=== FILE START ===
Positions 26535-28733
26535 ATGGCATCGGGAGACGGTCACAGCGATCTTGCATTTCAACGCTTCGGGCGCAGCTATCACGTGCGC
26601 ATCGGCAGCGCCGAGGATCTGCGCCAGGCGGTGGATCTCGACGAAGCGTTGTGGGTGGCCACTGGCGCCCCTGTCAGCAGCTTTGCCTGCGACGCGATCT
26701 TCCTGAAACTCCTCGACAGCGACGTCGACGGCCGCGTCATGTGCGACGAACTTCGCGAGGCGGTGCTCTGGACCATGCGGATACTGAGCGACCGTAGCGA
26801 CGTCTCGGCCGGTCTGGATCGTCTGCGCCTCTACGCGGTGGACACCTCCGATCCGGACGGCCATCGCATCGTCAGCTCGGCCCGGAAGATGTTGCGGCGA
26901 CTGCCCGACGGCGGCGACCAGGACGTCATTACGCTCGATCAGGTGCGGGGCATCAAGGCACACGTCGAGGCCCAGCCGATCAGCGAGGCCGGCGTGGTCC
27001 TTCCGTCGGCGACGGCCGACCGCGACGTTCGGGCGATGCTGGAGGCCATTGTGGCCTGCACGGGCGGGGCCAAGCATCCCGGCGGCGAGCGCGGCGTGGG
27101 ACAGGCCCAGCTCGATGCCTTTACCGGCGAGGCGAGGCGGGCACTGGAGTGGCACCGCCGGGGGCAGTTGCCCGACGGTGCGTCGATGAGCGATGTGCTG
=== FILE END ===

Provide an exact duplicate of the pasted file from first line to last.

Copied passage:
Positions 26535-28733
26535 ATGGCATCGGGAGACGGTCACAGCGATCTTGCATTTCAACGCTTCGGGCGCAGCTATCACGTGCGC
26601 ATCGGCAGCGCCGAGGATCTGCGCCAGGCGGTGGATCTCGACGAAGCGTTGTGGGTGGCCACTGGCGCCCCTGTCAGCAGCTTTGCCTGCGACGCGATCT
26701 TCCTGAAACTCCTCGACAGCGACGTCGACGGCCGCGTCATGTGCGACGAACTTCGCGAGGCGGTGCTCTGGACCATGCGGATACTGAGCGACCGTAGCGA
26801 CGTCTCGGCCGGTCTGGATCGTCTGCGCCTCTACGCGGTGGACACCTCCGATCCGGACGGCCATCGCATCGTCAGCTCGGCCCGGAAGATGTTGCGGCGA
26901 CTGCCCGACGGCGGCGACCAGGACGTCATTACGCTCGATCAGGTGCGGGGCATCAAGGCACACGTCGAGGCCCAGCCGATCAGCGAGGCCGGCGTGGTCC
27001 TTCCGTCGGCGACGGCCGACCGCGACGTTCGGGCGATGCTGGAGGCCATTGTGGCCTGCACGGGCGGGGCCAAGCATCCCGGCGGCGAGCGCGGCGTGGG
27101 ACAGGCCCAGCTCGATGCCTTTACCGGCGAGGCGAGGCGGGCACTGGAGTGGCACCGCCGGGGGCAGTTGCCCGACGGTGCGTCGATGAGCGATGTGCTG